Time Out for Women's 2010 tour made a stop in Logan, Utah on Sept. 10-11, bringing a message of "Infinite Hope" to a sold-out crowd of 2,100 Mormon women.
"I don't know if you noticed, but we don't have a lot of men here," quipped Laurel Christensen, Time Out for Women director, "Sisters, this entire weekend's for you!"
"Our invitation to you," Christensen told attendees, "is to start a list of everything in your life you have hope for. Let yourself go on a journey this weekend. Perhaps you might discover something new."
Since 2005, TOFW's Logan venue at Utah State University has become a tradition for Latter-day Saint women from throughout northern Utah, Idaho, Wyoming and beyond. Kaylynn Todd flew in from New Hampshire. "This is the fifth Time Out for Women I've had the opportunity to attend," she said, "and it's always inspirational. I love the music, and it's fun to come with a group of friends and make a weekend out of it."
Laid off from her job 18 months ago, Todd has gone back to school to study business, and she appreciates Time Out for Women's message of hope. "With today's economy and what's going on in the world," she said, "Hope is what we really need."
Todd's friend, Nancy Stettler of Clinton, Utah, agrees. "I love how they inspire you," she said. "It reminds me of President Hinckley's quote to try a little harder to be a little better. You come to Time Out for Women with nothing, but your cup is filled and you leave with it overflowing."
Time Out for Women's 2010 lineup includes LDS speakers and musicians from around the country whose messages are designed to reinforce the 13th Article of Faith, "We hope all things..."
"We want the sisters who attend Time Out for Women to go home feeling like life is worth the struggle," said presenter Kris Belcher. "In my own life, when I've had it, the reason I have to keep going is my faith in Jesus Christ. When I don't think I can do it, I can turn to Christ, and He makes me enough."
Belcher, who lost her sight to cancer seven years ago, approaches her challenges with unique perspective.
"When you are blind and Christ is the only light you have in your life," she said, "He becomes a lot more real. That's why I keep struggling forward, so I can get to that place at the right hand of God where I don't have to struggle anymore."
Presenter Sheri Dew, president and CEO of the Deseret Book Company, shared a similar conviction of hope in the midst of heartbreak.
"God knows who we are, He knows where we are and He knows what our missions are," she said. "He also knows exactly what each of us needs to fulfill that mission."
Speaking of the influence Latter-day Saint women can have in building the kingdom of God, Dew listed understanding who women are as daughters of God, understanding the Atonement of Jesus Christ and learning to receive personal revelation as key components in accomplishing the "while you're on earth to-do list that each of us agreed to." "You can do what you were sent here to do," she said. "Come on! Keep going!"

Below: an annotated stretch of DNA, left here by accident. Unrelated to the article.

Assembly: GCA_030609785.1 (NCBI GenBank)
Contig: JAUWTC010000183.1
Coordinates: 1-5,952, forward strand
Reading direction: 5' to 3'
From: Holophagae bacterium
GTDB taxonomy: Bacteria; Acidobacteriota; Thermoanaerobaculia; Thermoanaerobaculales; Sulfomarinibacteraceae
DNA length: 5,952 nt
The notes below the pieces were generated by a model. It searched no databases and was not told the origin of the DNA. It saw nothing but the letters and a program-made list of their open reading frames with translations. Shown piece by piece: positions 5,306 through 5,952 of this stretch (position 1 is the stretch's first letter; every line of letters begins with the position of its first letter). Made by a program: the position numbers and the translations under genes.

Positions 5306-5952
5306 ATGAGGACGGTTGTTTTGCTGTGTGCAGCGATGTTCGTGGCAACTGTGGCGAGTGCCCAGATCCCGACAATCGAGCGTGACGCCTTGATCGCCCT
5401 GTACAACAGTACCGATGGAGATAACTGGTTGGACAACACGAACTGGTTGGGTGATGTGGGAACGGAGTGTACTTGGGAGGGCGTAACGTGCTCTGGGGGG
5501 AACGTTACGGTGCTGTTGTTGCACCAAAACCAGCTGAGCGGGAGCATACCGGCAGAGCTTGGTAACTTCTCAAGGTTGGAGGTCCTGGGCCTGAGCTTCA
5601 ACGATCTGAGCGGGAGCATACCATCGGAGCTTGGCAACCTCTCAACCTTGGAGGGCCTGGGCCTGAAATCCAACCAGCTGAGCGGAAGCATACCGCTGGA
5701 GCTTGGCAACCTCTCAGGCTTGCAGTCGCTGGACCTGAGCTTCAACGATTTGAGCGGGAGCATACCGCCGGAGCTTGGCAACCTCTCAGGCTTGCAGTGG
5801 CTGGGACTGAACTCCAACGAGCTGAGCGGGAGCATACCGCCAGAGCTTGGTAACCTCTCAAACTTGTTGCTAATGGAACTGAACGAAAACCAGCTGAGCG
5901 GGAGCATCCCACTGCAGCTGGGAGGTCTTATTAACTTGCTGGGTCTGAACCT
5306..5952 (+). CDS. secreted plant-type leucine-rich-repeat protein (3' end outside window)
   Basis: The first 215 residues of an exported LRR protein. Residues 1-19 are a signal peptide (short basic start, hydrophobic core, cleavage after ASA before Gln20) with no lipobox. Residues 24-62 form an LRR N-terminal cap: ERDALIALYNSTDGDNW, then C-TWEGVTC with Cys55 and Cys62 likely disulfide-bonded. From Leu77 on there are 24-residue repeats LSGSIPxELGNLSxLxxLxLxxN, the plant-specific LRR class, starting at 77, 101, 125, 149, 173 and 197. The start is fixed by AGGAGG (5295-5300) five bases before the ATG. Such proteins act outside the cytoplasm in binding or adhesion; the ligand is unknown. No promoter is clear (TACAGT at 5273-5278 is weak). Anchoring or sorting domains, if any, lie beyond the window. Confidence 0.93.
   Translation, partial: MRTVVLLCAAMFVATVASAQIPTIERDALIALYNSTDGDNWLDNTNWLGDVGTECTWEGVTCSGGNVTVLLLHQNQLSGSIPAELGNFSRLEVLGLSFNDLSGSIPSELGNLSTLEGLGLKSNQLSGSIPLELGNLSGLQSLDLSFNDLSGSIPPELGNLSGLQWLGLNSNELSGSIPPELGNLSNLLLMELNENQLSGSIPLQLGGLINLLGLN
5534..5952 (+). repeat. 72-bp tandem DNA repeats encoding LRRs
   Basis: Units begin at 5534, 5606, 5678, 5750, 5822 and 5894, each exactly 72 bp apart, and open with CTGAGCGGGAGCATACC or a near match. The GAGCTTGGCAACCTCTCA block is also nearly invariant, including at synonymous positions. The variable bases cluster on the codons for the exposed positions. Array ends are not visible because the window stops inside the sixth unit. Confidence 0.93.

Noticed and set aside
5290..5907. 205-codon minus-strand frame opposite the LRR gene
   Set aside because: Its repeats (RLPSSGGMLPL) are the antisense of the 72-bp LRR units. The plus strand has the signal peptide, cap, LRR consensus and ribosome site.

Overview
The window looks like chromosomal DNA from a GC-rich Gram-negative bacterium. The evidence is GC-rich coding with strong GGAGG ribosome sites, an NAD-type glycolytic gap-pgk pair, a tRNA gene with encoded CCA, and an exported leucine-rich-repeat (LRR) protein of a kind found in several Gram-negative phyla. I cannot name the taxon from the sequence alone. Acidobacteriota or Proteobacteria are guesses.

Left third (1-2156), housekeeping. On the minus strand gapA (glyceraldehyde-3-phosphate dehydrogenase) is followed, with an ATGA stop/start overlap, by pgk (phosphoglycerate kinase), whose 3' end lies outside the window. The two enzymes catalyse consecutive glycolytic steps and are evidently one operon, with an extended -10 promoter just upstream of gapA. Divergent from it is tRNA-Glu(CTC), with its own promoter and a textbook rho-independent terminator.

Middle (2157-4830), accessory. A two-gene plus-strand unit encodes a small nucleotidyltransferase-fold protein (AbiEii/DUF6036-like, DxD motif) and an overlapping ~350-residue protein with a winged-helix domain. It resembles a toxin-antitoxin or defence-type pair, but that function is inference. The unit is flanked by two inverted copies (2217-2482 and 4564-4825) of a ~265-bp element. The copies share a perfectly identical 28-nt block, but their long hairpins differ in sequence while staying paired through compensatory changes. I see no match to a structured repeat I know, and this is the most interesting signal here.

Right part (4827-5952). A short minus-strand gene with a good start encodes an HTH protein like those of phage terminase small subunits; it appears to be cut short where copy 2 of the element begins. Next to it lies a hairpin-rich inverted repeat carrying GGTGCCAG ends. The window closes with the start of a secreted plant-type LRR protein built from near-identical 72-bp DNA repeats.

"Sheri Dew's message applies to women of all ages, and everybody could have taken something from it," said Melissa Spencer of Logan. "Sometimes, there can be a sense in the world that women are marginalized, and I appreciate how Sister Dew is so empowering."
"I love coming to Time Out for Women and feeling the support of all the other wives and mothers," said Erin Tannahill of Herriman, who attended the event with her mother, Jaime Lindley and sister-in-law, Sabrina Lindley. "It makes you feel like you're not alone in your craziness."
"It's pretty inspiring and motivating," agreed Sabrina Lindley. "And it's just great girl bonding time."
New this year, Time Out for Women has introduced a service component at every venue. The 2010 Hope Kit Project will benefit women's shelters in each host city and was inspired by the life story of Mariama Kallon, who fled Sierra Leone as a child and now shares a compelling testimony of how the gospel of Jesus Christ led her from the devastation of war to personal peace.
Similar to the LDS Church's humanitarian hygiene kits, which Kallon received in Sierra Leone, the hope kits are provided to women in transition as they make a new start in life. Time Out for Women organizers planned to assemble 200 hope kits in Logan, which will be donated to the area's domestic violence shelter, CAPSA.
Other highlights of Time Out for Women's Logan stop included the music of Broadway actor Dallyn Vail Bayles and award-winning recording artist Hilary Weeks. Featured speakers included journalist DeAnne Flynn, psychologist Wendy Ulrich and educator Brad Wilcox.
"The work that women do is incredible," said Bayles, "and I hope they feel the spirit in an uninhibited way as they attend these functions. There are reasons why I picked the songs I sing at Time Out for Women, but I hope the sisters listening find something personal to them."
"I think if we truly understood that we are daughters of our Heavenly Father, that would help us understand that every time we call on him, he is willing to help us," said Weeks. "When we understand that relationship, we have a desire to excel and achieve and be all we can be."
Expected to reach 30,000 LDS women this season, TOFW has fall events scheduled nationwide including Hartford, Conn., and Boise, Idaho on Sept. 17-18 to.
For more information about Time Out for Women's Infinite Hope 2010 Tour, visit deseretbook.com/time-out.
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